Are All Calories Created Equal?

What Diet Is Best for Maintaining Long-Term Weight Loss?

During the 2012 JAMA study, the participants ate about 1,600 calories a day on each of the diets. The number of calories burned was then measured. These tests confirmed that the participants burned around 300 calories more a day when following the very-low-carb diet compared to the low-fat diet, and around 150 calories more a day on the low-glycemic-index diet compared to the low-fat diet.
 
Although the very-low-carb diet seemed to be the best from a metabolic perspective, there were some downsides. This research study also looked at how these diets affected the levels of cortisol (a stress hormone) and C-reactive protein, which indicates inflammation in the body. These tests showed that cortisol and C-reactive proteins were higher during the very-low-carb portion of the study. Inflammation and higher cortisol levels may lead to an increased risk for certain medical issues, such as strokes, insulin resistance, and heart disease, over an extended period of time.
 
Although this study was only for three months, it indicated that diets that focused on reducing glycemic load rather than dietary fat may be more beneficial for maintaining weight loss and reducing the risk for cardiovascular disease. The low-glycemic plan also appears to be more effective than the other plans at burning calories and keeping energy expenditure at a higher rate after weight loss.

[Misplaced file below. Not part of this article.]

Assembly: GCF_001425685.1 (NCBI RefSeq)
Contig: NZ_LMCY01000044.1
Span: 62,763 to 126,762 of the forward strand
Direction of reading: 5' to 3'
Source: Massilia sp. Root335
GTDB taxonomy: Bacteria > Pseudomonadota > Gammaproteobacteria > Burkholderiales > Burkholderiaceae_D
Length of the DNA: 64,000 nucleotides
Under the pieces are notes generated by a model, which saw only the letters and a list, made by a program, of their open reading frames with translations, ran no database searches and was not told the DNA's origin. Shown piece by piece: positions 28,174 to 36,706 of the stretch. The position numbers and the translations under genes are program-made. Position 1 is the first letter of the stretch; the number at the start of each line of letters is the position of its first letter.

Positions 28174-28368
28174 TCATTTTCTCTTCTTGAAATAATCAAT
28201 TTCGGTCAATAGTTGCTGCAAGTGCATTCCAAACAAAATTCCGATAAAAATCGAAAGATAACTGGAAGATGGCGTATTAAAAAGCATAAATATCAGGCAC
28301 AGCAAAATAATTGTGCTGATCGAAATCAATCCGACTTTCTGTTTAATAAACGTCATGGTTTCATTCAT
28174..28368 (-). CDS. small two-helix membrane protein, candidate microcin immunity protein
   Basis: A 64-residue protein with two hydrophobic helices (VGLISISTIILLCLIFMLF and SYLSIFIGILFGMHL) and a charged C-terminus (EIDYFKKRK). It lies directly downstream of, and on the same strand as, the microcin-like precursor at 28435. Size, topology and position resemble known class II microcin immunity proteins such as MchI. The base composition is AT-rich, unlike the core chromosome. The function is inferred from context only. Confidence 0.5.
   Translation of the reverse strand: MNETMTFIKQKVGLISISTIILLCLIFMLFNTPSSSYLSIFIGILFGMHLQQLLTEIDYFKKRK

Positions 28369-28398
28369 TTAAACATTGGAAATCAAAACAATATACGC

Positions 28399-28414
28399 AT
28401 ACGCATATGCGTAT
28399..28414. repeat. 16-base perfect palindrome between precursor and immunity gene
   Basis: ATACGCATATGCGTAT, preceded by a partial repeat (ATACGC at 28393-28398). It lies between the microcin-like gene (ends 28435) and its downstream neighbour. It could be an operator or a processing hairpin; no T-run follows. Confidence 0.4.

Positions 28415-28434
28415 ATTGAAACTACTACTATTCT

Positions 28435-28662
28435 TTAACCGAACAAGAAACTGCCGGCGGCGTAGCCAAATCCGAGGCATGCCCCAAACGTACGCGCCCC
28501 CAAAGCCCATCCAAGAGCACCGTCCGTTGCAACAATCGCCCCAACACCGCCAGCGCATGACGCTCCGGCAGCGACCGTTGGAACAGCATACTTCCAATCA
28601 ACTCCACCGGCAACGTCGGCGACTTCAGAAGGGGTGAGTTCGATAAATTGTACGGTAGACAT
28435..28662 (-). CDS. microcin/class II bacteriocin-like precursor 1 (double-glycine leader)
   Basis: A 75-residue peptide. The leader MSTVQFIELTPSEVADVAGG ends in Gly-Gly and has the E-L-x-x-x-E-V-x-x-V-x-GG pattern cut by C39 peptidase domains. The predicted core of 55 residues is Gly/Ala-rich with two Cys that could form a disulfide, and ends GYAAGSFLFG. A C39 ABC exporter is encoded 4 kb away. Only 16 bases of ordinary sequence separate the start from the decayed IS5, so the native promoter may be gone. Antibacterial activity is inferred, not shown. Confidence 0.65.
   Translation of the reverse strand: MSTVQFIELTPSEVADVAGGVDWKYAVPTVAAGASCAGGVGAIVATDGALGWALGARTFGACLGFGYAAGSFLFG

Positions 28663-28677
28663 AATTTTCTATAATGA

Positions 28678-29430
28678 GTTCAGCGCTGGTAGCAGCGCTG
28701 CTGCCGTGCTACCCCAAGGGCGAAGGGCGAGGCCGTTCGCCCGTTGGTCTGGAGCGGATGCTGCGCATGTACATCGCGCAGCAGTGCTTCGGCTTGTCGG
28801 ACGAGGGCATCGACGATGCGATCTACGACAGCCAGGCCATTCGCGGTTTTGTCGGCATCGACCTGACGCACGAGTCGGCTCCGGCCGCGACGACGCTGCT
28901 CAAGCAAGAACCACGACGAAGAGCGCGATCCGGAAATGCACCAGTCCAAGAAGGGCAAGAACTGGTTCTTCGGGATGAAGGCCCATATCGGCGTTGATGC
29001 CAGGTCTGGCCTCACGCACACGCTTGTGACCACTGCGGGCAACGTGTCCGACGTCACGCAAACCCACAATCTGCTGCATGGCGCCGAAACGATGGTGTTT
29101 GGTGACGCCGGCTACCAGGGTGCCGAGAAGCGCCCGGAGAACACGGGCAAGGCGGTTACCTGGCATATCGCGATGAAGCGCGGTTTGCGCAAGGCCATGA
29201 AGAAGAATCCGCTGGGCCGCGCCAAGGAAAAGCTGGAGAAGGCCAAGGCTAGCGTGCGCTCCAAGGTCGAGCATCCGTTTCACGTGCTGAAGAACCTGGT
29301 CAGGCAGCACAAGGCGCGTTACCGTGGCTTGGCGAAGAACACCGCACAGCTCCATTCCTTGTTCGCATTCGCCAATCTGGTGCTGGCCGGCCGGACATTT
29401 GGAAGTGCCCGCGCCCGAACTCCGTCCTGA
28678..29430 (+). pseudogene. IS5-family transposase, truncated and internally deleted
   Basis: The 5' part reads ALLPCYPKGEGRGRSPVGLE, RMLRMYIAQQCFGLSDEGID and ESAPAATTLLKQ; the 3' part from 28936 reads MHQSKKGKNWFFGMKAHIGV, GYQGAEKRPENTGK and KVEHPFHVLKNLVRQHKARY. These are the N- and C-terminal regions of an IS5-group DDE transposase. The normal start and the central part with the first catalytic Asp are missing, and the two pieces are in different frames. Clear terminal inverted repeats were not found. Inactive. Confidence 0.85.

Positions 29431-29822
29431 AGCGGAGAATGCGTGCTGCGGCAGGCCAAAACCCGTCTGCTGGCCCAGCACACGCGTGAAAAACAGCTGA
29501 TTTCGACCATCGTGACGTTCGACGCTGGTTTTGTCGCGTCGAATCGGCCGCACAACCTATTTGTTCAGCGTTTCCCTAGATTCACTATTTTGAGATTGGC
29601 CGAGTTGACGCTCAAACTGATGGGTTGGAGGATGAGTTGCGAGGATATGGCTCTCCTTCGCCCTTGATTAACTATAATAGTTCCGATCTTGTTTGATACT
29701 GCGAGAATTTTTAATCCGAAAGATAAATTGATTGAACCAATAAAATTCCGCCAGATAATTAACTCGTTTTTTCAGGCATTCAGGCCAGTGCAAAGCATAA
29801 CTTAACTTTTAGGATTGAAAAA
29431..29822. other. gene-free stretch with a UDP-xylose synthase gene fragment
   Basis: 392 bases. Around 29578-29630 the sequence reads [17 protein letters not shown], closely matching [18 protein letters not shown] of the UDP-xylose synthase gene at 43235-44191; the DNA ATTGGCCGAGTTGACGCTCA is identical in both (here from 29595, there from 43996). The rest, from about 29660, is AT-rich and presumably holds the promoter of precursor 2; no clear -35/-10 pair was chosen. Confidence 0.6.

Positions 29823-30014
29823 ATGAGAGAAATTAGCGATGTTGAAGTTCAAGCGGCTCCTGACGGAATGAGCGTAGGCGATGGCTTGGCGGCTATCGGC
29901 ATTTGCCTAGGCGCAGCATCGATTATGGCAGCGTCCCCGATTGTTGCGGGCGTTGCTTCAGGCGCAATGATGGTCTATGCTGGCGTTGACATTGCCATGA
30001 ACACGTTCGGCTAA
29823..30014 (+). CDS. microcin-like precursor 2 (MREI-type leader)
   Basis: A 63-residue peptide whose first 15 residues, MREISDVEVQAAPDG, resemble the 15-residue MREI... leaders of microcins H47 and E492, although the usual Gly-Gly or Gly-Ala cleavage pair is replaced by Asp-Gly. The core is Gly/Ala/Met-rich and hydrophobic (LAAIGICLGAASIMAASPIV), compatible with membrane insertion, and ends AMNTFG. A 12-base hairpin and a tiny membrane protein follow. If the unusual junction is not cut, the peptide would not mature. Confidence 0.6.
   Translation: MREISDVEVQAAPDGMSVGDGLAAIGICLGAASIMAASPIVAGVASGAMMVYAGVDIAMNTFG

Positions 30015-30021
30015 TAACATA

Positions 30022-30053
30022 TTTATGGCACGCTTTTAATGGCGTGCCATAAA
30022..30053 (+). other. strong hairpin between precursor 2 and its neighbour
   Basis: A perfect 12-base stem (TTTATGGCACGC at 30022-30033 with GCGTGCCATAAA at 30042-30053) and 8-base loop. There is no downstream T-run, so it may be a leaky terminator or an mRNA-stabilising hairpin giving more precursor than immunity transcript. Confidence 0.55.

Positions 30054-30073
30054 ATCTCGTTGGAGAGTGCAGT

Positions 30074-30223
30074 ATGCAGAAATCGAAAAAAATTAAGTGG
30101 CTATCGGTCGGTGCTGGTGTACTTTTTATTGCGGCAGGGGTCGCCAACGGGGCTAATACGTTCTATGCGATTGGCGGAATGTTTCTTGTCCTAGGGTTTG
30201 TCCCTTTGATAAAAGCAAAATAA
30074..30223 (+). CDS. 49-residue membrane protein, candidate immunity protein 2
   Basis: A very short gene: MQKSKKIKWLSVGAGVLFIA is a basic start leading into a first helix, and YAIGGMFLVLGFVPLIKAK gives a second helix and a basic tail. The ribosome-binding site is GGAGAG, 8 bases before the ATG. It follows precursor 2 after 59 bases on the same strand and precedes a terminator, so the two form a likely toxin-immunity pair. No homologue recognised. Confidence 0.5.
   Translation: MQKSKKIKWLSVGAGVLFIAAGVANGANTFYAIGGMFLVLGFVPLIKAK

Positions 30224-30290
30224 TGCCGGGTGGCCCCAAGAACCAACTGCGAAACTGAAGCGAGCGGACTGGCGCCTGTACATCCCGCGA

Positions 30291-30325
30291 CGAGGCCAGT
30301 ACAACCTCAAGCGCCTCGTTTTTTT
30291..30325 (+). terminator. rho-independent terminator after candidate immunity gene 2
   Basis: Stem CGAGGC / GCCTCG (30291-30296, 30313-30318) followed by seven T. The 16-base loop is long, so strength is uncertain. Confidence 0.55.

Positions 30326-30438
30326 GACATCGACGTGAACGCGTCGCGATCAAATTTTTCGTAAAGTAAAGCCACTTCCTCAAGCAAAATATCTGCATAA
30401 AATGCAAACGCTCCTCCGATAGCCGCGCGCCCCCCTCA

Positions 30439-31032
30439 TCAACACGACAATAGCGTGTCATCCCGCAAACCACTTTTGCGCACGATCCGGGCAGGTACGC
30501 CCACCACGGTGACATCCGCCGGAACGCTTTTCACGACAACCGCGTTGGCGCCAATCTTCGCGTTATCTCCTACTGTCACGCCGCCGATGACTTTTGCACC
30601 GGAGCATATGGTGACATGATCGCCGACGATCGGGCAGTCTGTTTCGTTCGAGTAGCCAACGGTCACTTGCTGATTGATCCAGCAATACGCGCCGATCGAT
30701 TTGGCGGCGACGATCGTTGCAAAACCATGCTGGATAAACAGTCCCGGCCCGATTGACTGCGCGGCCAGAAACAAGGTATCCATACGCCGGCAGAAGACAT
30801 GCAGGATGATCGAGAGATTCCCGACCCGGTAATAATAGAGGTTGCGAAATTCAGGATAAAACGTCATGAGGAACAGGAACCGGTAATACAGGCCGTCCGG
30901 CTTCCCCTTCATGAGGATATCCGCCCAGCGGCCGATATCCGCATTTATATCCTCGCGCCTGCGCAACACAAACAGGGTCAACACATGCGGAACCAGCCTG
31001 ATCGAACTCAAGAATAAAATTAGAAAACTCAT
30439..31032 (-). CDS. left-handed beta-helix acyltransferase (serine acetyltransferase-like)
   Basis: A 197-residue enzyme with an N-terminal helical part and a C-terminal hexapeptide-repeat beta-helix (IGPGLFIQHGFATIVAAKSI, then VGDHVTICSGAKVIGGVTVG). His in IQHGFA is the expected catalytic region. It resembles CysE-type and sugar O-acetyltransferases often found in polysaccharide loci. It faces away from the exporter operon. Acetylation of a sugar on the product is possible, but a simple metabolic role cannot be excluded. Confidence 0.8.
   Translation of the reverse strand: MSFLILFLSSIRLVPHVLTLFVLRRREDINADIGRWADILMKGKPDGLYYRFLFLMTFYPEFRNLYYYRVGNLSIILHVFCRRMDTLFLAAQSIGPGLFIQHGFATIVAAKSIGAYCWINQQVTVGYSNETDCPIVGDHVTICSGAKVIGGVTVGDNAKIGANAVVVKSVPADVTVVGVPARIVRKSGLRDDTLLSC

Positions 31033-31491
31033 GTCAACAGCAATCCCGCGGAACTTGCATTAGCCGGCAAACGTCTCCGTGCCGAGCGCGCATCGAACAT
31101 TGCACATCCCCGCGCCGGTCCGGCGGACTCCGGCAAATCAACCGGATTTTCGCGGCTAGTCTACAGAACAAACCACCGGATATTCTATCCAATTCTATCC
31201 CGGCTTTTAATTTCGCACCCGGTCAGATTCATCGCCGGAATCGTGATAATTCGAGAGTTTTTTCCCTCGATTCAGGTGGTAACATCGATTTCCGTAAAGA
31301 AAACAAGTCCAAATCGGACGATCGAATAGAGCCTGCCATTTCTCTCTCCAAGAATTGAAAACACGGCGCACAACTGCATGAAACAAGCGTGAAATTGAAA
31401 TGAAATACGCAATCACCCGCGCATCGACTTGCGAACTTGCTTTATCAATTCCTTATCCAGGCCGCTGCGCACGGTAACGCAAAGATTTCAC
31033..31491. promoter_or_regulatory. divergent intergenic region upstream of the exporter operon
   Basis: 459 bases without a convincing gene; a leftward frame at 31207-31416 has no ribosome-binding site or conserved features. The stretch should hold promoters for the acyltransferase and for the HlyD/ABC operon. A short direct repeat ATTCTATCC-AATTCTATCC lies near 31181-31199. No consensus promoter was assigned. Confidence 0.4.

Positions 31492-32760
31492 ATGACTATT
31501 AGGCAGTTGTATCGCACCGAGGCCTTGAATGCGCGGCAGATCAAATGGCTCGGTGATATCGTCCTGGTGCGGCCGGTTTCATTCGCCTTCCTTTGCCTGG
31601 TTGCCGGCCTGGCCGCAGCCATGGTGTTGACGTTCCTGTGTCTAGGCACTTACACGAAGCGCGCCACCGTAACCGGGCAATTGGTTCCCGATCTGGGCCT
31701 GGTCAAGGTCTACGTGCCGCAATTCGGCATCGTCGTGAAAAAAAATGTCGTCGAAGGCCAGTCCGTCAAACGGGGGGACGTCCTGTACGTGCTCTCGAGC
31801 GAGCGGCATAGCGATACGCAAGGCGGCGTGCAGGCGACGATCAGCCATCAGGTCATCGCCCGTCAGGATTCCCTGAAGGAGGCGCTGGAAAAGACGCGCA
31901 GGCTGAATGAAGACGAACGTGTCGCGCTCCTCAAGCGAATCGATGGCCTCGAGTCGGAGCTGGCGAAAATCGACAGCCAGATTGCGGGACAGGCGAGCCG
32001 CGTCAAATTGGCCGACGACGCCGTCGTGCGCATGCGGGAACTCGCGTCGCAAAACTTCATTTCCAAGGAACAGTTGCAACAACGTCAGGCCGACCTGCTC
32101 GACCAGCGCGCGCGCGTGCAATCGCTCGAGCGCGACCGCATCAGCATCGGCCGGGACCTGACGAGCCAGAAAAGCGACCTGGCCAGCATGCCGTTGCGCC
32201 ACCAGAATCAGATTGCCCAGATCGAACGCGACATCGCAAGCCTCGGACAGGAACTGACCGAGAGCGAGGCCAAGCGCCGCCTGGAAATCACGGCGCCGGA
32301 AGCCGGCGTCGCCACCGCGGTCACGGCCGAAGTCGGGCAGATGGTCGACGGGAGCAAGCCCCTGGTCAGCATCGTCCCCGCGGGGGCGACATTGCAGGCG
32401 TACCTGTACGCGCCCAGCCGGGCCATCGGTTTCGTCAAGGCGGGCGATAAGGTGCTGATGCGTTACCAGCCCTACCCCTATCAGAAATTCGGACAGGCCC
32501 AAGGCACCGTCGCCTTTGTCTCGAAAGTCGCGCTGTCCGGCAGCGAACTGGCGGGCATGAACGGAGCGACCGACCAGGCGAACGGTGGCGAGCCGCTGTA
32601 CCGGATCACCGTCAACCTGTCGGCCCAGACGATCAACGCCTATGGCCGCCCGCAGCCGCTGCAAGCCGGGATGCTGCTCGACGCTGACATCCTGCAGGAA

However, because this particular study was for only a short amount of time and the participants followed a highly controlled eating plan, it is not exactly known whether one diet is really better than another for maintaining weight loss in the real world.
 

Coming to a Conclusion

More research is needed to define the exact nature of the relationship between diet composition and weight maintenance. A majority of the scientific reviews currently conclude that a diet of any composition will lead to weight loss if it sufficiently reduces calories.
 
While the calorie debate may go unresolved until this research is more conclusive, the bottom line is that the key to weight management is a balance between calories consumed and calories expended. In short, to lose weight, you must eat less and exercise more.
 
Since losing weight means reducing calories, try to improve the quality of those calories. This means that it can help to pick foods that will help you feel fuller but contain fewer calories. Other helpful tips for making those calories count is to try to pick foods that are natural and have the right kinds of fat, and avoid foods made with refined starches and added sugars.
 
And while you may be trying to figure out how the source of your calories may be burned by the body, you can benefit greatly by getting that heart rate going. Exercise will help you burn those excess calories you consumed during the day far more than relying on your body to do it naturally.
 
 
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